128

Consider a Console application that starts up some services in a separate thread. All it needs to do is wait for the user to press Ctrl+C to shut it down.

Which of the following is the better way to do this?

static ManualResetEvent _quitEvent = new ManualResetEvent(false);

static void Main() {
    Console.CancelKeyPress += (sender, eArgs) => {
        _quitEvent.Set();
        eArgs.Cancel = true;
    };

    // kick off asynchronous stuff 

    _quitEvent.WaitOne();

    // cleanup/shutdown and quit
}

Or this, using Thread.Sleep(1):

static bool _quitFlag = false;

static void Main() {
    Console.CancelKeyPress += delegate {
        _quitFlag = true;
    };

    // kick off asynchronous stuff 

    while (!_quitFlag) {
        Thread.Sleep(1);
    }

    // cleanup/shutdown and quit
}

8 Answers 8

78

you always want to prevent using while loops, especially when you are forcing the code to recheck variables. It wastes CPU resources and slows down your program.

I would definitely say the first one.

2
  • 3
    +1. In addition, since the bool isn't declared as volatile, there is the definite possibility that subsequent reads to _quitFlag in the while loop would be optimized away, leading to an infinite loop. Apr 6, 2010 at 16:51
  • 2
    Missing the recommended way to do this. I was expecting this as an answer. Apr 23, 2018 at 17:37
34

Alternatively, a more simple solution is just:

Console.ReadLine();
8
  • I was about to suggest that, but it won't stop only on Ctrl-C Apr 6, 2010 at 16:52
  • I got the impression that CTRL-C was just an example - any user input to close it
    – Cocowalla
    Apr 6, 2010 at 16:55
  • 2
    Remember that 'Console.ReadLine()' is thread blocking. So the application would still be running but doing nothing than waiting the user enter a line Sep 30, 2015 at 13:24
  • 2
    @fabriciorissetto The OP question states 'kick off asynchronous stuff', so the application will be performing work on another thread
    – Cocowalla
    Oct 1, 2015 at 6:51
  • 1
    @Cocowalla I missed that. My bad! Oct 1, 2015 at 17:04
13

You can do that (and remove the CancelKeyPress event handler) :

while(!_quitFlag)
{
    var keyInfo = Console.ReadKey();
    _quitFlag = keyInfo.Key == ConsoleKey.C
             && keyInfo.Modifiers == ConsoleModifiers.Control;
}

Not sure if that's better, but I don't like the idea of calling Thread.Sleep in a loop.. I think it's cleaner to block on user input.

1
  • I don't like that you're checking for the keys Ctrl+C, instead of the signal triggered by Ctrl+C. Jan 30, 2015 at 14:12
8

It's also possible to block the thread / program based on a cancellation token.

token.WaitHandle.WaitOne();

WaitHandle is signalled when the token is cancelled.

I have seen this technique used by the Microsoft.Azure.WebJobs.JobHost, where the token comes from a cancellation token source of the WebJobsShutdownWatcher (a file watcher that ends the job).

This gives some control over when the program can end.

1
  • 1
    This is an excellent answer for any real-world Console app that needs to listen for a CTL+C because it is performing a long-running operation, or is a daemon, that should also gracefully shutdown its worker threads. You would do that with a CancelToken and so this answer takes advantage of a WaitHandle that would already exist, rather than creating a new one.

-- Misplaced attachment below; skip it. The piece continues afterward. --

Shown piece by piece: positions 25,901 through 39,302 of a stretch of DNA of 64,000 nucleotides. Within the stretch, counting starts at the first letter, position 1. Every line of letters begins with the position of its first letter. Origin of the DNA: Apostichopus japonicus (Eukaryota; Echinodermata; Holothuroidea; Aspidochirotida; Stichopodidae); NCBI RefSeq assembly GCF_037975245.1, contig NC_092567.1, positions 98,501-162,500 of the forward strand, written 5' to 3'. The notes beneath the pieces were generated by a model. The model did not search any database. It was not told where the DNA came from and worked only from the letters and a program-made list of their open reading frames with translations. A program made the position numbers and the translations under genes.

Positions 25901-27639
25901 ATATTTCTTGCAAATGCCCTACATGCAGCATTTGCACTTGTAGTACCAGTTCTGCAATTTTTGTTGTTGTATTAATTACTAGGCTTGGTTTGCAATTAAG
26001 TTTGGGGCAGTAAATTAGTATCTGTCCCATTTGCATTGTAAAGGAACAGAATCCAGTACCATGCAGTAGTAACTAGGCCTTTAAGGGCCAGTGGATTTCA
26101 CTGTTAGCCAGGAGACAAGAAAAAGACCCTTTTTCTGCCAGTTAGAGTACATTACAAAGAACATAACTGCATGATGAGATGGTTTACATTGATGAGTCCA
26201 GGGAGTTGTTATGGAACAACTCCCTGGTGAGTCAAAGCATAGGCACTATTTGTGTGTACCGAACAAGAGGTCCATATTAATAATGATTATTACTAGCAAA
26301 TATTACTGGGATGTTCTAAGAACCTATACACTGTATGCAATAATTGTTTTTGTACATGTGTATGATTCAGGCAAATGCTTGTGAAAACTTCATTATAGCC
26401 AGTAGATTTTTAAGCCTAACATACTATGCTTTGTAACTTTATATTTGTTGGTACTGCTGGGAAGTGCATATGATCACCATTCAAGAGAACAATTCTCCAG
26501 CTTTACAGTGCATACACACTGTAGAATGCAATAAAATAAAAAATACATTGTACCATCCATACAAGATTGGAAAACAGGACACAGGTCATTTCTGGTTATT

– mdisibio
    May 21, 2020 at 0:02
7

I prefer using the Application.Run

static void Main(string[] args) {

   //Do your stuff here

   System.Windows.Forms.Application.Run();

   //Cleanup/Before Quit
}

from the docs:

Begins running a standard application message loop on the current thread, without a form.

1
  • 14
    But then you take a dependency on windows forms just for this. Not too much of an issue with the traditional .NET framework, but the current trend is towards modular deployments including only the parts you need. Jan 30, 2015 at 14:10
4

Seems like you're making it harder than you need to. Why not just Join the thread after you've signaled it to stop?

class Program
{
    static void Main(string[] args)
    {
        Worker worker = new Worker();
        Thread t = new Thread(worker.DoWork);
        t.IsBackground = true;
        t.Start();

        while (true)
        {
            var keyInfo = Console.ReadKey();
            if (keyInfo.Key == ConsoleKey.C && keyInfo.Modifiers == ConsoleModifiers.Control)
            {
                worker.KeepGoing = false;
                break;
            }
        }
        t.Join();
    }
}

class Worker
{
    public bool KeepGoing { get; set; }

    public Worker()
    {
        KeepGoing = true;
    }

    public void DoWork()
    {
        while (KeepGoing)
        {
            Console.WriteLine("Ding");
            Thread.Sleep(200);
        }
    }
}
2
  • 2
    In my case I don't control the threads that the asynchronous stuff runs on.
    – intoOrbit
    Apr 7, 2010 at 18:41
  • 1) I don't like that you're checking for the keys Ctrl+C, instead of the signal triggered by Ctrl+C. 2) Your approach doesn't work if the application uses Tasks instead of a single worker thread. Jan 30, 2015 at 14:11
1

Of the two first one is better

_quitEvent.WaitOne();

because in the second one the thread wakes up every one millisecond will get turned in to OS interrupt which is expensive

1
  • 1
    This is a good alternative for Console methods if you don't have a console attached (because, for example, the program is started by a service) Jun 28, 2016 at 14:25
0

You should do it just like you would if you were programming a windows service. You would never use a while statement instead you would use a delegate. WaitOne() is generally used while waiting for threads to dispose - Thread.Sleep() - is not advisible - Have you thought of using System.Timers.Timer using that event to check for shut down event?

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